Judith Tanur

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Judith M. Tanur is an American statistician and sociologist who is Distinguished Teaching Professor Emerita of Sociology at Stony Brook University.[1]

Judith Tanur was born to Edward Mark and Libbie Berman Mark on August 12, 1935 in Jersey City, NJ.[2] When Tanur was young, her family moved from New Jersey, where she was born, to Great Neck, New York.[3] She graduated from Great Neck High School in 1953 and entered Antioch College, studying psychology and statistics there, but in 1955 she transferred to Columbia University, in part because it was closer to the University of Pennsylvania where her future husband was studying dentistry. At the same time, she took a job at the New York State Psychiatric Institute. Tanur completed a bachelor's degree in psychology in 1957 and began graduate studies at Penn, but became pregnant and dropped out. Eventually, she returned to graduate school, completed a master's degree in mathematical statistics from Columbia University in 1963, and took a new job as an editor for William Kruskal at the International Encyclopedia of Social Sciences. She became a lecturer at Stony Brook in 1968, still only holding a master's degree,[4] and later completed her Ph.D. in sociology at Stony Brook.[1]

With S. James Press, she is the author of The Subjectivity of Scientists and the Bayesian Approach (Wiley, 2001; Dover, 2016).[5][6][7][8][9]

In 1980 she was elected as a Fellow of the American Statistical Association.[10] She is also a fellow of the American Association for the Advancement of Science, a winner of the Founder's Award of the American Statistical Association,[1] and the 2006 winner of the Geoffrey Marshall Mentoring Award of the Northeastern Association of Graduate Schools.[4]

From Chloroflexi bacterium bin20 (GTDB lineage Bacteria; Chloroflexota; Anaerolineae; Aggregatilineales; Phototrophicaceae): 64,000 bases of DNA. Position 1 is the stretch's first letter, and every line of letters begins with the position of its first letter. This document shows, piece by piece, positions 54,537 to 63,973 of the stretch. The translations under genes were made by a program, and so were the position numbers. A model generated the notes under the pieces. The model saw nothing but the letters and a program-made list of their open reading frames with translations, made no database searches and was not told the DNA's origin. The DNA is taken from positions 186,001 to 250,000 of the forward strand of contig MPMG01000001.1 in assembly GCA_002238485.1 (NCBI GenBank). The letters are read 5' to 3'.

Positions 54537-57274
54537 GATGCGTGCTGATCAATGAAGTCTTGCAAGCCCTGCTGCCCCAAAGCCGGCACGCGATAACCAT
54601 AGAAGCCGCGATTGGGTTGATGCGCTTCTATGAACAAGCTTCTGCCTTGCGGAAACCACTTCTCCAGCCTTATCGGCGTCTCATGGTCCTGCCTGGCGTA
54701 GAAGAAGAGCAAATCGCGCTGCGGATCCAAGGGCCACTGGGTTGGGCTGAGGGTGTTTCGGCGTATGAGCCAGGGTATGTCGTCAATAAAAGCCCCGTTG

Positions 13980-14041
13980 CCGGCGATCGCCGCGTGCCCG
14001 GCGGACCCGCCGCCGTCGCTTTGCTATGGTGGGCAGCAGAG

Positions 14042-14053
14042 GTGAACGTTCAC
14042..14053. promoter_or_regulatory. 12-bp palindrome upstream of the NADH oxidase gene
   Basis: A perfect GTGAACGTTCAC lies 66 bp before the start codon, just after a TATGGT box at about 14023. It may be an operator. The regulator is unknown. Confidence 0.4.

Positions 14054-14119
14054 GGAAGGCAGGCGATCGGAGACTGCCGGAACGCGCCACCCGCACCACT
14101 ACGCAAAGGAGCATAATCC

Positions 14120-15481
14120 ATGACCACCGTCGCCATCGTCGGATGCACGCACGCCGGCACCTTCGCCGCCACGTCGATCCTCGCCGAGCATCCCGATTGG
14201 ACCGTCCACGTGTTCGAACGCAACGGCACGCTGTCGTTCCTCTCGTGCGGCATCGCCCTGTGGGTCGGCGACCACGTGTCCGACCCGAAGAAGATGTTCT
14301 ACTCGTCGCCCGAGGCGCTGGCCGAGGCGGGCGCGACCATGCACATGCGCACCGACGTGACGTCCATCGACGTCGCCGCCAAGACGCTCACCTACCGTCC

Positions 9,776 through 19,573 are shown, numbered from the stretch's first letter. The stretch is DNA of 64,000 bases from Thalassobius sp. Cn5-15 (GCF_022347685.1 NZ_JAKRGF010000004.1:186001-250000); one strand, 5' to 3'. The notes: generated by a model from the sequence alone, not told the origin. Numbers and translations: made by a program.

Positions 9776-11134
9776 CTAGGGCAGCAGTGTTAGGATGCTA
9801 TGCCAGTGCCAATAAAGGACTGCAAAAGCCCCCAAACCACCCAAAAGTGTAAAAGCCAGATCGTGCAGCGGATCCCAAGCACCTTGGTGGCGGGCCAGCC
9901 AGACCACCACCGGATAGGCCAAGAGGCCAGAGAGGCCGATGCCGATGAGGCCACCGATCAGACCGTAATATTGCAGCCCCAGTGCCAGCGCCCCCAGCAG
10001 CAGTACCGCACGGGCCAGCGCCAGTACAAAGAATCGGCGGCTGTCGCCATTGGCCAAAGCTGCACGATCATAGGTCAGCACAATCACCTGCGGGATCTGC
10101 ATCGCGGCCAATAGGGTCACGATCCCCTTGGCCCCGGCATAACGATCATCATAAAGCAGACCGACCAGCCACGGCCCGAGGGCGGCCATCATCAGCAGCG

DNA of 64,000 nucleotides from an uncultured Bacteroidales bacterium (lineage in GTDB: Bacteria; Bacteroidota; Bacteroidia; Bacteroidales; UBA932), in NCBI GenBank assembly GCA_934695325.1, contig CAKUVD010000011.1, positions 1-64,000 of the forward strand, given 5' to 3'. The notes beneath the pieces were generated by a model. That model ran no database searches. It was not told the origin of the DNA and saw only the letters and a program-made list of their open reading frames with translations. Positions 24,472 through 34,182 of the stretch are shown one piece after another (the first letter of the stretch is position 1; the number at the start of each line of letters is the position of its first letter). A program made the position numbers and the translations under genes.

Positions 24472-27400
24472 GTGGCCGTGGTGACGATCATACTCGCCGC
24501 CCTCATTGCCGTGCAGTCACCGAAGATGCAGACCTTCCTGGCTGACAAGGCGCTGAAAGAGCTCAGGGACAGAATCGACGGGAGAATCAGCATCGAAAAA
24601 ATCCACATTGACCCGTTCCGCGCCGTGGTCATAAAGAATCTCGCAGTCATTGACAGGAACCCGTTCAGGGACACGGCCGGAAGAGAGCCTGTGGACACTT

References[edit]

  1. ^ a b c Faculty profile, Stony Brook University, retrieved 2016-09-24.
  2. ^ "Birth Notice 1 -- no Title." New York Times (1923-Current file), Aug 14 1935, p. 19. ProQuest. Web. 23 July 2018
  3. ^ "United States Census, 1940," database with images, FamilySearch (https://familysearch.org/ark:/61903/3:1:3QSQ-G9MB-MS7D?cc=2000219&wc=QZXR-XQN%3A790105101%2C796860801%2C805451201%2C954107901 : accessed 3 August 2018), New York > Nassau > North Hempstead Town > 30-279 North Hempstead Town outside Great Neck, Great Neck Estates, and Saddle Rock Villages bounded by (N) Great Neck Village limits; (E) Great Neck Village limits; (S) Great Neck Estates Village limits; (W) Saddle Rock Village limits > image 4 of 6; citing Sixteenth Census of the United States, 1940, NARA digital publication T627. Records of the Bureau of the Census, 1790 - 2007, RG 29. Washington, D.C.: National Archives and Records Administration, 2012.
  4. ^ a b Biele, Jessie (September 1, 2012), "Judith Tanur: A Woman of Many Hats", Statisticians in History, Amstat News.
  5. ^ Gruber, Marvin H. J. (August 2002), "The Subjectivity of Scientists and the Bayesian Approach", Technometrics, 44 (3): 292–293, doi:10.1198/004017002320256503.
  6. ^ Hox, J. J. (2002), "The Subjectivity of Scientists and the Bayesian Approach", Journal of Official Statistics, 18 (2): 305–307.
  7. ^ Woodward, P. (March 2003), "The Subjectivity of Scientists and the Bayesian Approach", Biometrics, 59 (1): 204–205, doi:10.1111/1541-0420.00267.
  8. ^ Edwards, A.W. F. (2003), "The Subjectivity of Scientists and the Bayesian Approach", Statistics in Medicine, 22 (13): 2237–2238, doi:10.1002/sim.1488.
  9. ^ Schulte, Tom (September 2016), "The Subjectivity of Scientists and the Bayesian Approach", MAA Reviews, Mathematical Association of America.
  10. ^ View/Search Fellows of the ASA, accessed 2016-09-24.